The role of an elected Member of Parliament is in Parliament. He is a legislator, not a Member of the Executive branch of the government. Should they be members of the Executive branch? They were not elected to do so. Their interference in the functioning of the bureaucracy was bad enough for it led to complete politicisation of the administration at the local level in the same way as the ministers in Colombo who decide everything today despite their lack of knowledge, experience and expertise. Since the bureaucrats have been reduced to obedient servants they have taken a backseat in the administration. The result is the administrative muddling through we see today. Sirimavo was once toying with the idea of making the District Political Authority a District Minister.

This idea of appointing District Ministers seems to be in the air once again. But, it will lead to conflicts between District Ministers and the Chief Ministers of the Provincial Councils. Power should be devolved to the people and hence to their representatives elected specifically for the purpose. Giving power to a District Minister will undermine the functioning of the Provincial Councils. Power should be devolved from the government to the Provincial Councils. The ruling party would, no doubt, like to win the support of the Tamil people, but it cannot be done by putting forward a person who is not acceptable to the people. Any ruling political party including the TNA will become unpopular at least with a section of the voters with the lapse of time and it is these aggrieved voters that the governing party should woo over time.

It is correct that the centralised services provided by departments of the government may have too much control. But, that is why such services should as far as possible be brought under the Provincial Council. One of our historical errors is to assume that government at the grassroots level can be made responsive to the will of people by appointing elected MPs to the local executive. But, they do not guarantee that the process of government from the centre will be either sensitive to the people or efficient.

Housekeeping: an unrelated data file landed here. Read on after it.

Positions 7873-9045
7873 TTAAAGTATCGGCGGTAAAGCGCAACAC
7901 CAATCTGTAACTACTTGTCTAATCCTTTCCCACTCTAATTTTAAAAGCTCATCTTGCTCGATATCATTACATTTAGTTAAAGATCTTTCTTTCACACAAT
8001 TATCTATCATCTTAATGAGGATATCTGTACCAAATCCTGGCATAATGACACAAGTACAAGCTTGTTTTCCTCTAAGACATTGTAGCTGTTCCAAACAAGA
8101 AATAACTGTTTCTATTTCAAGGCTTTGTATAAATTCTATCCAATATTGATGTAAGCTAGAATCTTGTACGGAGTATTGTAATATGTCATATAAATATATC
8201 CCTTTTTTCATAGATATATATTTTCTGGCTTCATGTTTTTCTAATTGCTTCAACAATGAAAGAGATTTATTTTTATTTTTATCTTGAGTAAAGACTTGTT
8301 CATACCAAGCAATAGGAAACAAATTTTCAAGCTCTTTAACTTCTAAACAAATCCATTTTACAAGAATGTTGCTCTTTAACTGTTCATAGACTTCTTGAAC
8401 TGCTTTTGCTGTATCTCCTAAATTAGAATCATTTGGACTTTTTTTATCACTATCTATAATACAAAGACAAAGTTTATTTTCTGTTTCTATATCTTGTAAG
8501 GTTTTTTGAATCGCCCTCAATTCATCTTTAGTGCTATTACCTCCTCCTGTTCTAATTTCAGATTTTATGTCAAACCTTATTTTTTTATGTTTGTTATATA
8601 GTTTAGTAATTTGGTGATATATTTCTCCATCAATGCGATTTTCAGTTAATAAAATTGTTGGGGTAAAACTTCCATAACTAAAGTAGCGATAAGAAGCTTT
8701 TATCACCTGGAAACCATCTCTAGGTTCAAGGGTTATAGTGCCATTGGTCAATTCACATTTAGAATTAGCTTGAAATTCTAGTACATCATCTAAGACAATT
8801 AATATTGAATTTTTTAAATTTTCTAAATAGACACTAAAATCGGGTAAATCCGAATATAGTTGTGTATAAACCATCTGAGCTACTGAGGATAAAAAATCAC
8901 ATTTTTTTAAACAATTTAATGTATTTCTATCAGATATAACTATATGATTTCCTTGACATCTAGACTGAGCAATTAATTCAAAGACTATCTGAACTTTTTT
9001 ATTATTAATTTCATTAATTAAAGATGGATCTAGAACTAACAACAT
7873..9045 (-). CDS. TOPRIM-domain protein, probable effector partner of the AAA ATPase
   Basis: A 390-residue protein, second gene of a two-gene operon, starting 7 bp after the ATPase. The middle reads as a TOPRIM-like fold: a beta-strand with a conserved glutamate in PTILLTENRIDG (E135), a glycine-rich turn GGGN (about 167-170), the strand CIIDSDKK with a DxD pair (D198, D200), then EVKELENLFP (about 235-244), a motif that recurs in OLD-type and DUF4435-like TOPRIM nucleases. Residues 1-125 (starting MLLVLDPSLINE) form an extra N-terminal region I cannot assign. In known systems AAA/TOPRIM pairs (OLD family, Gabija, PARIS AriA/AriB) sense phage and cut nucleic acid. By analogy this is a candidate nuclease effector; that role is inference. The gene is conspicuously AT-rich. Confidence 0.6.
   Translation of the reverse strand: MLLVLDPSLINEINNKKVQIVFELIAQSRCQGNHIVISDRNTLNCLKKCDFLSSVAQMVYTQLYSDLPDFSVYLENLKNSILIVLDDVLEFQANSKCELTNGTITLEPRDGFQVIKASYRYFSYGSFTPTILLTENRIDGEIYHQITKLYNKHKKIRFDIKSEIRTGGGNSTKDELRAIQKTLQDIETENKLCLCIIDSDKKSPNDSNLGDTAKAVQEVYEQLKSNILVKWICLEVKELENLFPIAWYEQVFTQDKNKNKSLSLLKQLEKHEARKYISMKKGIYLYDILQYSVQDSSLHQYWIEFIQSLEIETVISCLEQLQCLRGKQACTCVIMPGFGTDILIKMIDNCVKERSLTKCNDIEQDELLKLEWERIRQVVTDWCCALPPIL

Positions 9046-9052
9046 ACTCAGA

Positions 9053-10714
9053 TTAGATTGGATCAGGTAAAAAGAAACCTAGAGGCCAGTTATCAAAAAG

Integrating field services of government

There is also a case for integrating the field services of the government departments in the district or provincial level. Since the Kachcheri is the outfit of the government this can be achieved only by constant contact and co-operation between the Head of the government’s district administration - the Government Agent and the Provincial Council. This is a lesson that the Northern Provincial Council will have to follow and this task will become harder with a political Head of the Kachcheri.

What is required is to build close co-operation between the central Government and the Provincial Council. If a Provincial Council messes up the people will hold them responsible for their ills and not the Government where it is easy to ascribe motives on ethnic grounds.

The government should establish the Land Commission and entrust the land settlement problems to it. It must also activate the Finance Commission so that all funds at least to the Northern Province is channelled through the Northern Provincial Council in respect of the functions devolved to it.